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the Readings


Inquiry Question

Historical Context


Reading 1
Reading 3
Reading 4



Table of

Determining the Facts

Reading 2: An Introduction to The Octagon

Colonel John Tayloe III and his family were among the first of America's wealthy, ruling class to settle in the new capital of Washington, D.C. Their new house in the capital was a second home at first. The Tayloes already owned Mount Airy, a large Virginia farm where Tayloe bred racehorses. In the late 1790s, he wanted to build a grand winter home where he could host events and entertain other important and powerful people in the capital. But before he purchased land in Washington, John Tayloe III considered moving to Philadelphia, Pennsylvania, or Annapolis, Maryland. Philadelphia was the U.S. capital before Washington, D.C., and Annapolis was the state capital of Maryland. It was also the birthplace of his wife, Anne Ogle Tayloe. George Washington, a family acquaintance, recommended the new capital city and John Tayloe III agreed.

Early Washington was divided into Squares and the Squares were divided into Lots, which could be sold to private citizens. Tayloe paid $1,000 for Lot 8 in Square 170. Lot 8 is between New York Avenue and 18th Street. These are two important routes through the city. In 1800, the land Tayloe bought sat on a bluff overlooking the Potomac River and Tiber Creek, or in in the direction of the National Mall today. From there, people in the house could see the city’s landscape and people in the city could view the house. This was a desirable location. However, the acute angle formed by the intersection of New York Avenue and 18th Street was a challenge for architects.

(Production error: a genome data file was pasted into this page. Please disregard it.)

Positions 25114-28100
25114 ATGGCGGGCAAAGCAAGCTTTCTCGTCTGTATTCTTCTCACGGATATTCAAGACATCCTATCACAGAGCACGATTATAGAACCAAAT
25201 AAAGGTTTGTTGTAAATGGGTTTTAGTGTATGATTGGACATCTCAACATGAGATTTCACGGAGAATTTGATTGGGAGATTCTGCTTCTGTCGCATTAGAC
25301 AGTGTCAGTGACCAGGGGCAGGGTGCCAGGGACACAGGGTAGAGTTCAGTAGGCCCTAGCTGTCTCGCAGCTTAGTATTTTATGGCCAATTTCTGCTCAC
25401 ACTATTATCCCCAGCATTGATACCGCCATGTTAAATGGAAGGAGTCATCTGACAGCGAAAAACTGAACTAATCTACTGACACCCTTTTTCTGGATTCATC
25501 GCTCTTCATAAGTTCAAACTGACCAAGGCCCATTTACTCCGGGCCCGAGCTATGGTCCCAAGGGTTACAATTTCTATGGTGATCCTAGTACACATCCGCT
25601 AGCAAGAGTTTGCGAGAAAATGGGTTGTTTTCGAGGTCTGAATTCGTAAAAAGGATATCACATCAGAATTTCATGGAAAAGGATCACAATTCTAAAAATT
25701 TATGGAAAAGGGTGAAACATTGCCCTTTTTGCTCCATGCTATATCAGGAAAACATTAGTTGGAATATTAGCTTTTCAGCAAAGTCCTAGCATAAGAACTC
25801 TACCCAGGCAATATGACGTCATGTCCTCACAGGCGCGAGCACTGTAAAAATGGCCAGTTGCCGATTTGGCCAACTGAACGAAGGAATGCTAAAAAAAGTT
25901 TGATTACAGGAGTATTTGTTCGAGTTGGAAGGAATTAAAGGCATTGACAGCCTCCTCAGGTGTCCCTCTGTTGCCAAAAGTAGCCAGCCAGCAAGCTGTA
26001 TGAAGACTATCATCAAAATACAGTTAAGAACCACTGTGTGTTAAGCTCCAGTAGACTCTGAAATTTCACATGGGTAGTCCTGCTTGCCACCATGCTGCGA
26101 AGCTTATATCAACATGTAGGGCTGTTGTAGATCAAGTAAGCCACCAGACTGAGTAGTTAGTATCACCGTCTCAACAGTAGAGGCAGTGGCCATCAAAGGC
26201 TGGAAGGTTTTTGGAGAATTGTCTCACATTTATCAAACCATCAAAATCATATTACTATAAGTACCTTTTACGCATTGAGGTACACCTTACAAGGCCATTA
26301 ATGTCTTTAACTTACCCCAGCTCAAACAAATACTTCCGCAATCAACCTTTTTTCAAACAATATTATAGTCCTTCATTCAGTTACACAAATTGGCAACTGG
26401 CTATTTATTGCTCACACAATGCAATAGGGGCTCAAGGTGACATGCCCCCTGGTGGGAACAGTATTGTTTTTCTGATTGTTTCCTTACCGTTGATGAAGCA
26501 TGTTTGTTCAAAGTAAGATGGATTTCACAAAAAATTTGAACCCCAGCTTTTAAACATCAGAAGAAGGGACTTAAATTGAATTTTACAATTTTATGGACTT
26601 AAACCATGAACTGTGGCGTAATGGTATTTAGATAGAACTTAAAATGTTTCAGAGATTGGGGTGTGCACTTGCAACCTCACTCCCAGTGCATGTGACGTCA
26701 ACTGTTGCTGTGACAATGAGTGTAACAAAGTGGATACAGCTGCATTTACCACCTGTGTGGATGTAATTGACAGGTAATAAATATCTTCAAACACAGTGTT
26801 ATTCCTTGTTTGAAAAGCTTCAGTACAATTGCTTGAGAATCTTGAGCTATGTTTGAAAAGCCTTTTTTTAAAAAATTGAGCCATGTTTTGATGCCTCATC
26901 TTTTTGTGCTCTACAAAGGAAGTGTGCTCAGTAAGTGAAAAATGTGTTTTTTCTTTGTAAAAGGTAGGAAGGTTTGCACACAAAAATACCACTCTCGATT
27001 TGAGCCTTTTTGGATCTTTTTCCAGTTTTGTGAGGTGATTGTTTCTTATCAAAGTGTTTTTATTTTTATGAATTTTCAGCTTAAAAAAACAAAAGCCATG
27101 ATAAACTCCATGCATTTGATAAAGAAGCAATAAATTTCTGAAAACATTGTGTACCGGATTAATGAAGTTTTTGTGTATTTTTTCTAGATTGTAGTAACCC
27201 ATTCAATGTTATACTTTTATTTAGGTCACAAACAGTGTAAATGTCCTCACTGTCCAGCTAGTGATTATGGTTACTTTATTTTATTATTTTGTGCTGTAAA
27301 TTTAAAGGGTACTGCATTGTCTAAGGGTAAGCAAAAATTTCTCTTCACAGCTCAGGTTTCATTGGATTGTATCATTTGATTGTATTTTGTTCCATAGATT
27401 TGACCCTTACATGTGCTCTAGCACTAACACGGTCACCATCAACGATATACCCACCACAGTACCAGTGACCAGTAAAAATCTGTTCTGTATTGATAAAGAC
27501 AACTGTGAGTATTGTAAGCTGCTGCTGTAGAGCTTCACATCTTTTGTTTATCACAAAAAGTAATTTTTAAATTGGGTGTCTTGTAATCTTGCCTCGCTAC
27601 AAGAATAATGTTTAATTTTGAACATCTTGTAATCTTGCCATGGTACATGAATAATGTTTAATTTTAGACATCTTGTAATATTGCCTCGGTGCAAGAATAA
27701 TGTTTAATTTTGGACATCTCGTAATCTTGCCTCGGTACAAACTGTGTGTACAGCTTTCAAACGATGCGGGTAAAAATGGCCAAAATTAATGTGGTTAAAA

John Tayloe talked to two well-known architects about a design: Benjamin Henry Latrobe and Dr. William Thornton. Both men were qualified to build a grand home. Latrobe was the architect who designed the President’s House and later worked to design the Capitol Building. Thornton was the first Architect of the Capitol. Tayloe’s architects both wanted to design a Federal Style house to face the street at that location, but Latrobe’s design did not work with the location of the house. The design had a lot of symmetrical angles and features, which were popular with elite homes of the era but would not work with the lot. Tayloe decided to hire Thornton. Thornton’s creative design was for a house that worked with the angle of the streets and the shape of the lot.

Dr. William Thornton arrived in Washington, D.C. in 1793. He was born in the British colonies in the West Indies and earned a medical degree in Scotland. He was also an inventor, painter, poet, and architect. Thornton wrote articles on different topics including astronomy, philosophy, language, medicine, art, and government. His design for The Octagon is an example of his creativity and problem-solving abilities. His first designs for the lot were awkward, but his final design was for a grand home that could be a place for family life and social events, but also a place that fit into the unusually-shaped lot and L’Enfant’s plan for the streets.